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Review February 2017.indd

REVIEWS Entertainment book reviews R e v ie w s 2016 was another fantastic year for Scottish crime fi ction, starting in January with Stuart McBride’s 10th outing for Logan ‘Laz’ MacRae, In The Cold Dark Ground. When it came to non-fi ction, Jennifer Morag Henderson’s biography Josephine Tey: A Life was fascinating. Lesley Kelly’s debut, A Fine House In Trinity, did well, making it on to the long list for the McIlvanney Prize. Bad Samaritan by Michael Malone was a shocking resolution to a fantastic series, while A Rising Man by Abir Mukherjee, set in 1919 Calcutta, was set in a refreshing time and place, in the historical crime section. Kill Me Twice, by ex-journalist Anna Smith was the fi rst I’d read of her Rosie Gilmour series, and its gritty realism, ensured it won’t be the last. I adored Beloved Poison and can’t wait to see what the talented E.S.Thomson does next with her characters Jem and Will. As ever, the wonderful Catriona McPherson didn’t disappoint with The Child Garden, the tale of a seemingly idyllic school for children that closed after a death 30 years earlier, only for someone to be now picking off the surviving pupils. If you’re thinking of heading to Orkney this year and considering fl ying, Crash Land by Doug Johnstone will certainly have you thinking twice about that decision! Summoning The Dead by Tony Black told the heartbreaking story of an investigation into a double child murder which had been undiscovered for 30 years, near an old boys’ home. Craig Robertson showed he gets better and better with every book in his Winter & Narey series with the fantastically chilling Murderabilia, about those who collect memorabilia from murderers. Ian Rankin fol- Black Widow by Chris Brookmyre lowed up 2015’s return to form with the even better Rather Be The Devil – miss it at your peril, and savour it, as next year will see nothing new from him as he celebrates 30 Years Of Rebus. As for my favourite book of the year, I really couldn’t split these two apart, so in joint fi rst position for crimeworm’s Book(s) Of The Year 2016 are Chris Brookmyre with Black Widow (also winner of the McIlvanney Prize for Best Scottish Crime Novel) and Graeme Macrae Burnet’s His Bloody Project, which was shortlisted for the Booker Prize. But really, any of the titles mentioned will keep you reading late into the evening on these cold winter nights! Crimeworm lives in Oban, and spends much of her time solving crime and travelling vicariously through her large collection of crime fi ction. More reviews can be found at crimeworm.wordpress.com. 44 | FEBRUARY 2017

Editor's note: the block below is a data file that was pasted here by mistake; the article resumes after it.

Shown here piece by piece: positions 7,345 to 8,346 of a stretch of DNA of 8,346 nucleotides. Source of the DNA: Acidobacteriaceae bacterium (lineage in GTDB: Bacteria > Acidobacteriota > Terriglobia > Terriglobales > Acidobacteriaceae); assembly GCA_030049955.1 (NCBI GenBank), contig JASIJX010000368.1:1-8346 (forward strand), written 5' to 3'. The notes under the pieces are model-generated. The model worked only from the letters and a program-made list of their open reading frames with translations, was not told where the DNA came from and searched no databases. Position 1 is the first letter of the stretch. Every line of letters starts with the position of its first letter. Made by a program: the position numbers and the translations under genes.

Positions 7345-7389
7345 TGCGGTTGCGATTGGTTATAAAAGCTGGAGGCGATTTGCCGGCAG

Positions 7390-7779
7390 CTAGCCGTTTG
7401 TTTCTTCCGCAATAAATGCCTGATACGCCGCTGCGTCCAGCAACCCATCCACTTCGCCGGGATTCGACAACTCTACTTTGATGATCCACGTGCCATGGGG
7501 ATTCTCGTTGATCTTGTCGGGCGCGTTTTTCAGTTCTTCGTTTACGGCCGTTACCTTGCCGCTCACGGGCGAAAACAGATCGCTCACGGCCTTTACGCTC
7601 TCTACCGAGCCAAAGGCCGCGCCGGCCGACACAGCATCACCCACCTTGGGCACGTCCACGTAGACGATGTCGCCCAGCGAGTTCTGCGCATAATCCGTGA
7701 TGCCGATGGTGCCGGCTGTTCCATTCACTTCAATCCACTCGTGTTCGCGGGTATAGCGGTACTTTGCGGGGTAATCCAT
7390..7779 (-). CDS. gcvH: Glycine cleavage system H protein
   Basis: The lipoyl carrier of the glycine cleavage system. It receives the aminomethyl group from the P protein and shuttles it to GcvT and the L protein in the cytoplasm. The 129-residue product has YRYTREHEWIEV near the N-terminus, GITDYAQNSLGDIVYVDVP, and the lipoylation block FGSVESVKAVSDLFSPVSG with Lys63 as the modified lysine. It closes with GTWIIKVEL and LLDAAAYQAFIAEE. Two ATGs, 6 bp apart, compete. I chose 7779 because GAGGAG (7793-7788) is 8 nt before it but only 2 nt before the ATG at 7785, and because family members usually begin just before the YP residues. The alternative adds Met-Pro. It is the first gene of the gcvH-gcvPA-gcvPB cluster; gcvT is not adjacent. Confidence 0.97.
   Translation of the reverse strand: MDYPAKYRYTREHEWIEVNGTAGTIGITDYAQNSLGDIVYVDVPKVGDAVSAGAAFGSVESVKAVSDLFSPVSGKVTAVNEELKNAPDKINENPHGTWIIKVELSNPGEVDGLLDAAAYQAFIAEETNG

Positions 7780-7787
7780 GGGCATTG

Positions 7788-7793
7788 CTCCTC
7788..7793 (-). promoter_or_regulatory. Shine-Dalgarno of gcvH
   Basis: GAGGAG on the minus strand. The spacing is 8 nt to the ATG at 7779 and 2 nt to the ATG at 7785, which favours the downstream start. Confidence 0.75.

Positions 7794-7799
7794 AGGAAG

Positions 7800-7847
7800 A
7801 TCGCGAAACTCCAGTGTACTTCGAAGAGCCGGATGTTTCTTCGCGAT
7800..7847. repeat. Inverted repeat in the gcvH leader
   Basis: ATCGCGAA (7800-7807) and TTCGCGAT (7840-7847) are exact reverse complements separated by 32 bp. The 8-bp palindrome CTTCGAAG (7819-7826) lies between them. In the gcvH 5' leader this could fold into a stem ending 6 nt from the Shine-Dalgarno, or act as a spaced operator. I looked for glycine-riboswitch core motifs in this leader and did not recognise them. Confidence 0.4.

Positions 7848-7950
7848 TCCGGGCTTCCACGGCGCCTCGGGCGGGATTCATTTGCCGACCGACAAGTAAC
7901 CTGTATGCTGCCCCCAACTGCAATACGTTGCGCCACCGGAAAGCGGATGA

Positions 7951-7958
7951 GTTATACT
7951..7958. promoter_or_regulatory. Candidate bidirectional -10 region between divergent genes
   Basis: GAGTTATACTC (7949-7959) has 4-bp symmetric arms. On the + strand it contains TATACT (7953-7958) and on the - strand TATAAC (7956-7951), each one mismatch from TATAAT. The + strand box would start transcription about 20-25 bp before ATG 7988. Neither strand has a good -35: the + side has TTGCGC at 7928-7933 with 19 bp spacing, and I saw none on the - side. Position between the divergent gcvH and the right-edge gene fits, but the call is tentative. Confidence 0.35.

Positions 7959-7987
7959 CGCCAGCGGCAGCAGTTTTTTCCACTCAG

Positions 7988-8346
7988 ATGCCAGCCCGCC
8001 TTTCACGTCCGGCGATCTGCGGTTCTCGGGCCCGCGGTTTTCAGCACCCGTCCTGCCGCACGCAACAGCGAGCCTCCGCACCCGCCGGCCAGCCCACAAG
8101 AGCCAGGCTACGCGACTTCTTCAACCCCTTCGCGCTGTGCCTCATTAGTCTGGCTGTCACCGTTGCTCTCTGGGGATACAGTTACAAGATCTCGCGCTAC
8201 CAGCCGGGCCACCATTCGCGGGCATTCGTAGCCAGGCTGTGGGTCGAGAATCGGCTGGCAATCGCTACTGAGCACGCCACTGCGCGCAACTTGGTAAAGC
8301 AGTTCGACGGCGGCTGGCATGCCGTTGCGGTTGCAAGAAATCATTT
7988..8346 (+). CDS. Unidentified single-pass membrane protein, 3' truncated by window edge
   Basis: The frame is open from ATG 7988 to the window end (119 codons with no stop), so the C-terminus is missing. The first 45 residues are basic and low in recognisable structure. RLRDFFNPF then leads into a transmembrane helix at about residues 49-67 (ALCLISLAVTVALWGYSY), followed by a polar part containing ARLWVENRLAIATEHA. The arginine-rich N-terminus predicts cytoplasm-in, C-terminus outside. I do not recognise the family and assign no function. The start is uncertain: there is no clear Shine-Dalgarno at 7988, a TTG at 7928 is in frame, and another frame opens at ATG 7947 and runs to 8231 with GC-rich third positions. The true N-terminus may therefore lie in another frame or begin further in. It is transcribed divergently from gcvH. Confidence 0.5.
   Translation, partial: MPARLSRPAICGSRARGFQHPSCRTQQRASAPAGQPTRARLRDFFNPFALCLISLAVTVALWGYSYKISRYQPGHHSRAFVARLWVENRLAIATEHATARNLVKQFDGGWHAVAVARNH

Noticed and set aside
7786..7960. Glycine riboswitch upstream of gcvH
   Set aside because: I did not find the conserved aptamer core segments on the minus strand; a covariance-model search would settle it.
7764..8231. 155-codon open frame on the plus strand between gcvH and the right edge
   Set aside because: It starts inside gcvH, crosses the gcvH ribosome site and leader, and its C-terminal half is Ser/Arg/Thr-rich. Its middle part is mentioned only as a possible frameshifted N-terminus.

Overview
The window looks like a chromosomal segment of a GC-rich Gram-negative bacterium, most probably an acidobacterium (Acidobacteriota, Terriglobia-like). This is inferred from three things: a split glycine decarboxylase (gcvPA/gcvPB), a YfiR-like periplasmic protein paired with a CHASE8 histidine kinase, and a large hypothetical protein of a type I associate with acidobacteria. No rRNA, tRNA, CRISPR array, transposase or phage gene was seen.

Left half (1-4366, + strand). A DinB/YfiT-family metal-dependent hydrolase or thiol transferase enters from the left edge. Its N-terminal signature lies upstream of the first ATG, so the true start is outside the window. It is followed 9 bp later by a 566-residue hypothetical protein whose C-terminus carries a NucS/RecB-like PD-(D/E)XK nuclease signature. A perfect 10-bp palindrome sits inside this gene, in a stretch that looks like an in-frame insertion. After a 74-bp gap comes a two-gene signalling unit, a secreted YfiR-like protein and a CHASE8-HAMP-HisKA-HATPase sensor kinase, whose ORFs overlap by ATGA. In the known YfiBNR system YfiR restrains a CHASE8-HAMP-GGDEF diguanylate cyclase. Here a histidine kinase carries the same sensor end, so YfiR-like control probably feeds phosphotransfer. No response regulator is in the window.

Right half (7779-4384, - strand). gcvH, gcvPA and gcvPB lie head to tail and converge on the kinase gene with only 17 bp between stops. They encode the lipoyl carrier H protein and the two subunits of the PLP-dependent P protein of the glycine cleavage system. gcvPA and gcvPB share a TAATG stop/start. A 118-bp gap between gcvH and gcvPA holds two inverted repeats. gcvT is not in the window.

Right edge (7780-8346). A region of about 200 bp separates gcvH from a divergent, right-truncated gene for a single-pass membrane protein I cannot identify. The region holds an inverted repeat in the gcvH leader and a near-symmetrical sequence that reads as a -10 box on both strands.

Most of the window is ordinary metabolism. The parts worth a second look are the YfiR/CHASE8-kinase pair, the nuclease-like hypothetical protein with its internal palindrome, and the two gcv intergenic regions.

Review February 2017.indd
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